Wills, Trusts & Estates Prof Blog

Editor: Gerry W. Beyer
Texas Tech Univ. School of Law

Thursday, November 15, 2012

Article on SATs

James BlaseJames G. Blase (Blase & Associates, LLC, Missouri) recently published an article entitled, How to Transfer More Than $5 Million to an Irrevocable Spousal Access Trust, Estateplanning.com, WealthCounsel (Oct. 3, 2012). Provided below is the summary of the article:

Use of the DSAT technique should be considered by any married couple who is contemplating making a gift of more than $5 million (or at least more than either spouse’s remaining lifetime gift tax exemption) before 2013, but who is hesitant to do so without maintaining access to all or most of the gifted assets. As described above, the only significant potential disadvantage of the DSAT which cannot be easily solved (in addition to the fact that the couple may divorce or the transferee spouse may die prematurely) concerns the ability of the Crummey withdrawal power holders to withdraw significant trust funds, at least for a limited period of time. If the couple views this as a significant concern in their particular family, they should either not employ the DSAT device or, if the couple nevertheless still desires to utilize the DSAT, they should eliminate or limit Crummey withdrawal rights in the case of any particular child or grandchild where there is a significant concern.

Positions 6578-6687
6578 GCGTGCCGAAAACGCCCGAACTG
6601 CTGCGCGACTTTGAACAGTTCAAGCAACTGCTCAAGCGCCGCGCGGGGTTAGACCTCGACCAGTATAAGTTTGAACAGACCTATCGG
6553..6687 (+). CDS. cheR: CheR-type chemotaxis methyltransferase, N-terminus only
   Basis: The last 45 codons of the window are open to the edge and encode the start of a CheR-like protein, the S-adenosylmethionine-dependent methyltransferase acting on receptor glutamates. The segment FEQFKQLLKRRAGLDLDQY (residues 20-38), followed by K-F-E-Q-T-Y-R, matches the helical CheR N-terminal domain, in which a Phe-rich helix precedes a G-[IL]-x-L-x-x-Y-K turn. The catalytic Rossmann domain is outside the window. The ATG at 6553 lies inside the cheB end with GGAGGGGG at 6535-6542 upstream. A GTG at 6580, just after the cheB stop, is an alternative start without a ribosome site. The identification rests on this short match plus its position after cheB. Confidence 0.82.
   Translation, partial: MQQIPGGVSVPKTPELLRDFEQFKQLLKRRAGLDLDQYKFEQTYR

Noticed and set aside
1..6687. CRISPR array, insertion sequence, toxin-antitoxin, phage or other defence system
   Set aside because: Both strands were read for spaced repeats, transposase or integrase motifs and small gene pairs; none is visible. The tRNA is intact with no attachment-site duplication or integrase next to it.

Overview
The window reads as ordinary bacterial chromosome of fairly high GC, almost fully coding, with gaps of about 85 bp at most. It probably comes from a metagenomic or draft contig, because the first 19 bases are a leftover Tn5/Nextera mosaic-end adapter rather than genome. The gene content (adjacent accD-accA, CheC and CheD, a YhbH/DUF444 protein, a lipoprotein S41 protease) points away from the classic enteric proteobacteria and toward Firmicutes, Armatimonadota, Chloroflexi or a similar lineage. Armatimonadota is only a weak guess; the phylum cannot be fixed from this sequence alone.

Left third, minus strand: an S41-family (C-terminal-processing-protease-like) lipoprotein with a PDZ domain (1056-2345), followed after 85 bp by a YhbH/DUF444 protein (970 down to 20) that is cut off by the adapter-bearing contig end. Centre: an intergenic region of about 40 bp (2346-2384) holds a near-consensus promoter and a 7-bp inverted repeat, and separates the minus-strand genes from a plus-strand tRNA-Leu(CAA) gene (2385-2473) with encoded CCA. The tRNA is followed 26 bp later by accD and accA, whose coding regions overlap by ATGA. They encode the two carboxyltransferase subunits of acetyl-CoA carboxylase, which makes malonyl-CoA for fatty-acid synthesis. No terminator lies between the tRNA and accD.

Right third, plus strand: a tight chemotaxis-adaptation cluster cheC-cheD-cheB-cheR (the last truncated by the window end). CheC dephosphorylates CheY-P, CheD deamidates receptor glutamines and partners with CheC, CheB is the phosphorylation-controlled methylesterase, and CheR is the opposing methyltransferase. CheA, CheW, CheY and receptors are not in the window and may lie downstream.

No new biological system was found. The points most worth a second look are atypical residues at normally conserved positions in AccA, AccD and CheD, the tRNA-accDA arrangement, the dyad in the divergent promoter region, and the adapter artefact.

Special thanks to Brian Cohan (Attorney at Law, Law Offices of Brian J. Cohan, P.C.) for bringing this article to my attention.


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